Blanche was a delicate little stray cat of unknown age when her owners adopted her two years ago. She adjusted well to her new home and came in recently for a routine annual visit. She was due for rabies vaccination. Her distemper vaccination was current, but she needed feline leukemia virus vaccination, which is recommended for cats who go outside. We also decided to microchip and deworm her. Blanche tolerated our poking and prodding and went home with a clean bill of health.
A week later, her dad called. “Blanche has been acting weird ever since her visit.”
“Weird how?” I asked. It seems she had been fine for a day or so after, but then had started hiding, barely coming out to eat. “I wouldn’t expect a vaccination reaction to last so long,” I said, and suggested he bring her in.
When I extracted Blanche from her carrier, it was clear she had lost weight and was not the feisty kitty I had seen one week before. She had a fever of over 104, normal being 101-102.5. “Better run some tests,” I advised. As I drew blood, I could see immediately it was unusually thin. It looked watery, flowing too quickly into the tube.
“We’ll need a complete blood count to confirm,” I said, inverting the tube and watching the thin red fluid slosh back and forth “but I can tell just by looking at this that she is anemic. The combination of fever and anemia in an outdoor cat is suspicious for Feline Infectious Anemia (FIA).”
When I was in vet school the organism that causes FIA was called Hemobartonella felis, but in recent years the name has been changed to Mycoplasma haemofelis, to reflect the fact, discovered by gene sequencing, that it is actually a member of the Mycoplasma bacteria group. These bacteria are unusual in that they do not have cell walls but instead attach themselves to the red blood cells (RBCs) of their hosts. The organism usually gets into the cat via flea bites, then attacks the RBCs. When the cat’s immune system notices the abnormal RBC, it does what it is supposed to do. It destroys the abnormal cell. That’s fine if you’ve only got a few abnormal RBCs, but becomes a problem when large numbers of cells are infected. After a while, the body can’t keep making enough new RBCs to replace those being destroyed and kitty becomes progressively more anemic.
FIA symptoms vary widely. Some infected cats show no signs at all, while in others, FIA can be quickly fatal. Typical signs include intermittent fever, depression, weakness, poor appetite, enlarged spleen, pale gums, and jaundice. Cats who have Feline Leukemia Virus or Feline Immunodeficiency Virus are at greater risk, so I immediately tested Blanche for those co-infections, as well as for multiple tick-borne diseases. All were negative. Definitive FIA diagnosis can sometimes be made using a microscope to identify the parasites in the RBCs but the organisms only occur in the blood cyclically, so absence of visible parasites does not rule out the disease. I stained slides of Blanche’s blood but couldn’t identify any Mycoplasma haemofelis.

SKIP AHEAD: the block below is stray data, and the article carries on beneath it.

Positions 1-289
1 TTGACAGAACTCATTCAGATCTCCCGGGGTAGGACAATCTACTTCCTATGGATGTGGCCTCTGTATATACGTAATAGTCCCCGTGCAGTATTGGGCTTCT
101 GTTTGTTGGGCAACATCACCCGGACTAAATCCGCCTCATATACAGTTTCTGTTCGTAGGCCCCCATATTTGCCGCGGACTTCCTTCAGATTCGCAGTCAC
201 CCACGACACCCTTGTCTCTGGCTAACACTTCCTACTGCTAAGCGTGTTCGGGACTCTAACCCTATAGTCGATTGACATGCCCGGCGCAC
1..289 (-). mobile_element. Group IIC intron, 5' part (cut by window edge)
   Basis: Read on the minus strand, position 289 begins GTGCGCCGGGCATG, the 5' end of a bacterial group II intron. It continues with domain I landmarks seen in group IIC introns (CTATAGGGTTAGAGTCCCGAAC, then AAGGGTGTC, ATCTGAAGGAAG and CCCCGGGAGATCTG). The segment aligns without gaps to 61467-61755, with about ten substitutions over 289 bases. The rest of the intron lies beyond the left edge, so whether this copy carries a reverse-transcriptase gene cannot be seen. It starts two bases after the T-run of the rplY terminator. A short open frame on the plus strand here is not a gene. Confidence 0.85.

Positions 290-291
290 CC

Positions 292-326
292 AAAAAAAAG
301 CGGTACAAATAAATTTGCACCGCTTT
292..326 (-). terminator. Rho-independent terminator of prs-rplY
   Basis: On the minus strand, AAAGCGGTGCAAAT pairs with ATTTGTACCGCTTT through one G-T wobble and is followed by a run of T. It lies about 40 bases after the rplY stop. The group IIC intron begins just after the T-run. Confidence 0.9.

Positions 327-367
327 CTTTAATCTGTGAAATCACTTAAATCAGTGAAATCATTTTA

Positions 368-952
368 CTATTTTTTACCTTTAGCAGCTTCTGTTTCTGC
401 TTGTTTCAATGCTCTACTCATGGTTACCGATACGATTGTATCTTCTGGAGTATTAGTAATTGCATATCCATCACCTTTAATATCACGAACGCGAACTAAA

“She’s just on the edge of needing a blood transfusion,” I sighed. FIA is more common in young tom cats than in females, probably due to life style differences like roaming and fighting that increase the risk of exposure to infected fleas, but we knew little of Blanche’s life prior to her adoption.
“I think it’s possible she was already an asymptomatic carrier of the disease when you got her,” I continued. Maybe last week’s visit and multiple vaccinations stressed her just enough to let the illness become clinical.” Left untreated, one third of cats with FIA will die, so despite our lack of definitive diagnosis, I started Blanche on antibiotics as well as low dose prednisone which I hoped would suppress her immune system just enough to get it to stop destroying her RBCs.
Three days later, Blanche was eating a bit, had gained a little weight, and had a normal temperature. Her anemia had improved but only marginally. “Let’s give this protocol another week,” I suggested.
But a week later, I was not happy. Clinically, Blanche was acting better and had gained even more weight, but her anemia was still marked, and she was again running a low grade fever.
“Let’s change the antibiotic to doxycycline,” I advised. “It’s the best drug for FIA but it’s tricky with cats.” On rare occasions, the tablet form of doxycycline can cause serious esophageal irritation in cats, leading to irreversible strictures. The human liquid form is expensive and not a cat-friendly flavor. We opted to get doxycycline compounded into a palatable fish-flavored slurry and see how Blanche responded. Three weeks of doxycycline cures most cats of FIA, although a significant percentage remain asymptomatic carriers for life.
“We’ll recheck next week,” I said, walking them out, but I was uneasy. Most cats I have seen with FIA have responded more rapidly. I thought back to a similar case several years ago — a cat I initially thought had FIA but ultimately diagnosed with kidney cancer.
In addition to filtering the blood and excreting waste, kidneys produce a hormone that stimulates red blood cell production, hence kidney dysfunction can lead to anemia. Maybe Blanche has kidney cancer, I worried. Bone marrow disease can also cause profound anemia. Maybe Blanche has myeloproliferative disorder — essentially a form of bone marrow cancer. If the anemia does not improve dramatically soon, we will need to proceed with further testing — radiographs, perhaps referral for ultrasound and/or bone marrow aspirate. But today, I am still hopeful she will respond to doxycycline, confirming our presumptive diagnosis of FIA. Then next year, when she’s once again a happy, healthy cat due for her annual exam, I will suggest I visit her via house call, and we be extra careful not to overstress her, in case those little organisms still lurk somewhere in her system.